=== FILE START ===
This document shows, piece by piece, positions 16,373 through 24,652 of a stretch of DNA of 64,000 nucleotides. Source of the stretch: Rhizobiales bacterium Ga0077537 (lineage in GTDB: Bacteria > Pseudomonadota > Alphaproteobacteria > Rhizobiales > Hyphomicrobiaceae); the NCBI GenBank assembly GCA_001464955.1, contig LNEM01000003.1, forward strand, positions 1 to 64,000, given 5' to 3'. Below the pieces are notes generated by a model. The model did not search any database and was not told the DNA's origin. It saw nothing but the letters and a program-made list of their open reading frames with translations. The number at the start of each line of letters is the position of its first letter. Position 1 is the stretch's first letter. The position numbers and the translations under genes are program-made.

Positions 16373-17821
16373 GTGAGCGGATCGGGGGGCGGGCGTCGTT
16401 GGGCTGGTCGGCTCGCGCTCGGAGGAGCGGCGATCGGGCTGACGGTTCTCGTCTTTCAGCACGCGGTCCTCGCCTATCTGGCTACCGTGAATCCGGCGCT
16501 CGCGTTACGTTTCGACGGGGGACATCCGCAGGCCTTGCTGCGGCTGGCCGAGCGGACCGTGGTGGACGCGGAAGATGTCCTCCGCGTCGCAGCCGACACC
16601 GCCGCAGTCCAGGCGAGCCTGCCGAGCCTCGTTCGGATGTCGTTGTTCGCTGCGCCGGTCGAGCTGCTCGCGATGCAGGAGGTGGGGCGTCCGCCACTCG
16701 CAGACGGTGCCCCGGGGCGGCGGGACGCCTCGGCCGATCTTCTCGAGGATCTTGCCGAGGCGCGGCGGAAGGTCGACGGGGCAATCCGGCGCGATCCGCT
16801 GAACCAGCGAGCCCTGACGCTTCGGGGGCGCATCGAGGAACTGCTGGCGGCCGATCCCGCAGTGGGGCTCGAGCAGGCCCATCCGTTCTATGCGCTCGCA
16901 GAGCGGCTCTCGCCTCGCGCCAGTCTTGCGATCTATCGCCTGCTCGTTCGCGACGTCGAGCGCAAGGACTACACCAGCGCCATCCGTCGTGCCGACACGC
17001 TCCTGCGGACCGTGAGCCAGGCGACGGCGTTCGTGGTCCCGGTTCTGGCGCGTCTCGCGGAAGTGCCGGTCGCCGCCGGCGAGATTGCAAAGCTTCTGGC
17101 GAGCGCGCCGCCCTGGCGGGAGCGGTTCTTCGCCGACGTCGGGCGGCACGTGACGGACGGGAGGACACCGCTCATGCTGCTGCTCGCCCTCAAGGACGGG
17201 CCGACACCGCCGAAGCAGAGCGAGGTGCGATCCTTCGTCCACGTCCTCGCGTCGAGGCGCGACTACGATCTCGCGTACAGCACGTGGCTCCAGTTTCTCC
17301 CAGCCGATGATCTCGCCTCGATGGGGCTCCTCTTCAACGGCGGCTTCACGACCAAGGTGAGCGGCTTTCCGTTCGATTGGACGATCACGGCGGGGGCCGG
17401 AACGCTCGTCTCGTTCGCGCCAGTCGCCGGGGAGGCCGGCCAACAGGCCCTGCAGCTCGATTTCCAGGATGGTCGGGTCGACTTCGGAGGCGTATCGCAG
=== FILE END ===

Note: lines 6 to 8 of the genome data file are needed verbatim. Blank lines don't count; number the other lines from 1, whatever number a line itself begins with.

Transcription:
16601 GCCGCAGTCCAGGCGAGCCTGCCGAGCCTCGTTCGGATGTCGTTGTTCGCTGCGCCGGTCGAGCTGCTCGCGATGCAGGAGGTGGGGCGTCCGCCACTCG
16701 CAGACGGTGCCCCGGGGCGGCGGGACGCCTCGGCCGATCTTCTCGAGGATCTTGCCGAGGCGCGGCGGAAGGTCGACGGGGCAATCCGGCGCGATCCGCT
16801 GAACCAGCGAGCCCTGACGCTTCGGGGGCGCATCGAGGAACTGCTGGCGGCCGATCCCGCAGTGGGGCTCGAGCAGGCCCATCCGTTCTATGCGCTCGCA